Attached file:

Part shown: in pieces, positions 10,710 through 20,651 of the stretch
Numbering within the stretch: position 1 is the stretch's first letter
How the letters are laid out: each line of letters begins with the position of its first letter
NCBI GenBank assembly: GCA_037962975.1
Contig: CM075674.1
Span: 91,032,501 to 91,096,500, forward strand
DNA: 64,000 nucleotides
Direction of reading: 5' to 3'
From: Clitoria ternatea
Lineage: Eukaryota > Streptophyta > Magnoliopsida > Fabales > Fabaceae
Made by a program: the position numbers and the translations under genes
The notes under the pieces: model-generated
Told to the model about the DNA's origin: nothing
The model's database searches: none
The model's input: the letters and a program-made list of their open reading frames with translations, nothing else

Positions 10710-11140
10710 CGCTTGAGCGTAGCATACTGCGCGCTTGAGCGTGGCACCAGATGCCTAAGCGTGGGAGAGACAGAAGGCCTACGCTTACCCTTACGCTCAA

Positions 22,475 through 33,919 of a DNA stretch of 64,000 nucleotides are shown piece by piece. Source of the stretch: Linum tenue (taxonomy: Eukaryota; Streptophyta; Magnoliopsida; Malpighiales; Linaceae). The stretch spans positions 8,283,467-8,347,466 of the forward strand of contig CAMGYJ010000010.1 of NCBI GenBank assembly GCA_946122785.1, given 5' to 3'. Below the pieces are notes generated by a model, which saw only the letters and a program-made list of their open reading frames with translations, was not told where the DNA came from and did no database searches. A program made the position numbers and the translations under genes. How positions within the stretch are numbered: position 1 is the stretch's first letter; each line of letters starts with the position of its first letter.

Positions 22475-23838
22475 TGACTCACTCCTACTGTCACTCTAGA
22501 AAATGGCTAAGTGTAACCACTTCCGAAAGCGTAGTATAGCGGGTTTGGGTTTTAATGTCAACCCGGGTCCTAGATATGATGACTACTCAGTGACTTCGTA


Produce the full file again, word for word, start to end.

Part shown: in pieces, positions 10,710 through 20,651 of the stretch
Numbering within the stretch: position 1 is the stretch's first letter
How the letters are laid out: each line of letters begins with the position of its first letter
NCBI GenBank assembly: GCA_037962975.1
Contig: CM075674.1
Span: 91,032,501 to 91,096,500, forward strand
DNA: 64,000 nucleotides
Direction of reading: 5' to 3'
From: Clitoria ternatea
Lineage: Eukaryota > Streptophyta > Magnoliopsida > Fabales > Fabaceae
Made by a program: the position numbers and the translations under genes
The notes under the pieces: model-generated
Told to the model about the DNA's origin: nothing
The model's database searches: none
The model's input: the letters and a program-made list of their open reading frames with translations, nothing else

Positions 10710-11140
10710 CGCTTGAGCGTAGCATACTGCGCGCTTGAGCGTGGCACCAGATGCCTAAGCGTGGGAGAGACAGAAGGCCTACGCTTACCCTTACGCTCAA

Positions 22,475 through 33,919 of a DNA stretch of 64,000 nucleotides are shown piece by piece. Source of the stretch: Linum tenue (taxonomy: Eukaryota; Streptophyta; Magnoliopsida; Malpighiales; Linaceae). The stretch spans positions 8,283,467-8,347,466 of the forward strand of contig CAMGYJ010000010.1 of NCBI GenBank assembly GCA_946122785.1, given 5' to 3'. Below the pieces are notes generated by a model, which saw only the letters and a program-made list of their open reading frames with translations, was not told where the DNA came from and did no database searches. A program made the position numbers and the translations under genes. How positions within the stretch are numbered: position 1 is the stretch's first letter; each line of letters starts with the position of its first letter.

Positions 22475-23838
22475 TGACTCACTCCTACTGTCACTCTAGA
22501 AAATGGCTAAGTGTAACCACTTCCGAAAGCGTAGTATAGCGGGTTTGGGTTTTAATGTCAACCCGGGTCCTAGATATGATGACTACTCAGTGACTTCGTA